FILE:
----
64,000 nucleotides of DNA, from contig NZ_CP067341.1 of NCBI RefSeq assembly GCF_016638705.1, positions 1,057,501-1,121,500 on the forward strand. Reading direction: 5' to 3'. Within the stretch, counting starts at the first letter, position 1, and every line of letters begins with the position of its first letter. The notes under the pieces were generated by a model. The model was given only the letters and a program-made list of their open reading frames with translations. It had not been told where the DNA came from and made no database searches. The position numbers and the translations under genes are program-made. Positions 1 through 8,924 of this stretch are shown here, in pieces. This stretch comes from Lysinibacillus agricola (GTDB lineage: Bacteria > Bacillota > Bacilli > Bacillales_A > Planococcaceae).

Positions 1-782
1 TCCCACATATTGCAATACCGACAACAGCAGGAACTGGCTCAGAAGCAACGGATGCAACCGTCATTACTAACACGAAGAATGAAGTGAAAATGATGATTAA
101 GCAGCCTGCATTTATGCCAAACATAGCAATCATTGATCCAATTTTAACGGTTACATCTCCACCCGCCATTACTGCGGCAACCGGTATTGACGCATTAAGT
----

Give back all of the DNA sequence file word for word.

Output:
64,000 nucleotides of DNA, from contig NZ_CP067341.1 of NCBI RefSeq assembly GCF_016638705.1, positions 1,057,501-1,121,500 on the forward strand. Reading direction: 5' to 3'. Within the stretch, counting starts at the first letter, position 1, and every line of letters begins with the position of its first letter. The notes under the pieces were generated by a model. The model was given only the letters and a program-made list of their open reading frames with translations. It had not been told where the DNA came from and made no database searches. The position numbers and the translations under genes are program-made. Positions 1 through 8,924 of this stretch are shown here, in pieces. This stretch comes from Lysinibacillus agricola (GTDB lineage: Bacteria > Bacillota > Bacilli > Bacillales_A > Planococcaceae).

Positions 1-782
1 TCCCACATATTGCAATACCGACAACAGCAGGAACTGGCTCAGAAGCAACGGATGCAACCGTCATTACTAACACGAAGAATGAAGTGAAAATGATGATTAA
101 GCAGCCTGCATTTATGCCAAACATAGCAATCATTGATCCAATTTTAACGGTTACATCTCCACCCGCCATTACTGCGGCAACCGGTATTGACGCATTAAGT